Would you consider yourself to be a lifelong learner? Do you make an effort to get out there and learn something new on a regular basis? Do you constantly try to develop your skills and knowledge? I was thinking about this as I worked out this morning. (I’ve noticed that I usually have a ‘thought theme’ for my workout and, by the time the workout ends, I often have a blog entry ‘written’ in my head just ready and waiting to be typed out.)
I started out thinking about the courses that I had taken/have signed up for so far this year: I qualified as a Retirement Coach in February. Then I started on a year-long, 'live life over 40 with more purpose, passion and pizzazz' course which complements the retirement coaching perfectly. On May 3rd I start a course which will qualify me to deliver P.R.I.N.T. assessments, (Print is a tool that offers a way to identify the personality characteristics of your clients, giving tremendous insights into their "unconscious motivators" and behaviors) and I have attended several one-off, hour-long teleclasses on diverse subjects such as ‘How to coach in public’, The power of games to teach and inspire’, 'Public speaking' and‘The Energetics of Attraction’ (most of which were free to attend). Added to this are the 100 or so books that I have read since the beginning of the year...
One of the things that makes successful people stand out from the rest is a willingness to learn and keep on learning. Don’t be one of the majority of people who never read a book once they leave school. Readers are leaders. Stop watching TV (or, at least, watch less of it) and commit to spending at least half an hour a day reading books that will develop you personally and professionally. An added bonus of this is that a commitment to reading (and learning in general) could have a knock-on effect on your health and wellbeing in later years.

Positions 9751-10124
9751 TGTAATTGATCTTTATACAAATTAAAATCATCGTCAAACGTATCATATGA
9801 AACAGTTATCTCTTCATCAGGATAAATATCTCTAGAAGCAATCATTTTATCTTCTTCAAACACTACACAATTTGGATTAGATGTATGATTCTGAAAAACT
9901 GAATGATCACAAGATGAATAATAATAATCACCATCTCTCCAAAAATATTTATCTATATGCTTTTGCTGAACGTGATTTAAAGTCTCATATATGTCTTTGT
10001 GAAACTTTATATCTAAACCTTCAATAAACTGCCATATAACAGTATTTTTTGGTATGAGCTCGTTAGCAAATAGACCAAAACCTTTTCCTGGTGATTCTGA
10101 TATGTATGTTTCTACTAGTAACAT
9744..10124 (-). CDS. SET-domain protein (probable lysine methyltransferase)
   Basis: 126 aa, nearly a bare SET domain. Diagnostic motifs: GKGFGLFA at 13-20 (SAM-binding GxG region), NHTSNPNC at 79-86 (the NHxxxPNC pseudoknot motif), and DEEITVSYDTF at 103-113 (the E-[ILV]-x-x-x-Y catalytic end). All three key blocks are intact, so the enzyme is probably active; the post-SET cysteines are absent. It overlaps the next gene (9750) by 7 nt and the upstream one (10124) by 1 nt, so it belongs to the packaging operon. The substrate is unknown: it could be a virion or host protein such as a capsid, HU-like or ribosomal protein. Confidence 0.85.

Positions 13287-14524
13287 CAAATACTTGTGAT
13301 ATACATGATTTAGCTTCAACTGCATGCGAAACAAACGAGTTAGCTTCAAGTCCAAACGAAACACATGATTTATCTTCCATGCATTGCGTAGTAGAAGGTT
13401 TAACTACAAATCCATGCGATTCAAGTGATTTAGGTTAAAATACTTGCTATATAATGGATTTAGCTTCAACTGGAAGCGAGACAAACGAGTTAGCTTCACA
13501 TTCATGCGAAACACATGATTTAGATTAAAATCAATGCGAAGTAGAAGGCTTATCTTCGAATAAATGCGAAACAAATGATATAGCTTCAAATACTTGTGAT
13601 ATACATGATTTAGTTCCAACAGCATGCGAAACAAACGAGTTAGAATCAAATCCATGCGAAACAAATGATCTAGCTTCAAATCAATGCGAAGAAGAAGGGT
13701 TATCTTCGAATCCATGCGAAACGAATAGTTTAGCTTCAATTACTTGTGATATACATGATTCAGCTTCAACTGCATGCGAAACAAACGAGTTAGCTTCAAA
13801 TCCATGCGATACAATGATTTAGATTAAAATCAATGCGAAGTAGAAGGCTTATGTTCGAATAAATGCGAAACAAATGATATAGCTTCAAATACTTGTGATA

In his book, 'Aging with Grace', Dr David Snowden writes about a study he carried out which involved a group of 678 nuns. Many of the nuns were over 90 years of age and 6 of them were over 100 years of age, yet very few of them showed any signs of losing their faculties or developing Alzheimer's disease. Although the nuns had lead healthy lives - they were physically active and none of them drank or smoked - the researchers felt that their mental acuity was attributable to something more than this. Most of the nuns were teachers and they all shared a love of learning which meant that they were constantly reading and exposing themselves to stimulating new subjects and ideas. The nuns agreed to donate their brains to medical science after their death so that the study could be continued. Half of the brains analyzed were found to have fully-blown Alzheimer's disease in advanced stages - yet the nuns had never shown any signs or symptoms of this. A good advert for lifelong learning if ever you needed one!
So, what would you like to learn?
What interests you?
What would you like to know more about?
What skills would you like to develop?
What skills would be useful to you?
In which subject would you like to be known as an expert?
Take some action now. Track down that course you’ve always wanted to take. Sign up for a teleclass. Visit your local library. Sign up for that training course at work...
What could you do to make sure you learn something new every day?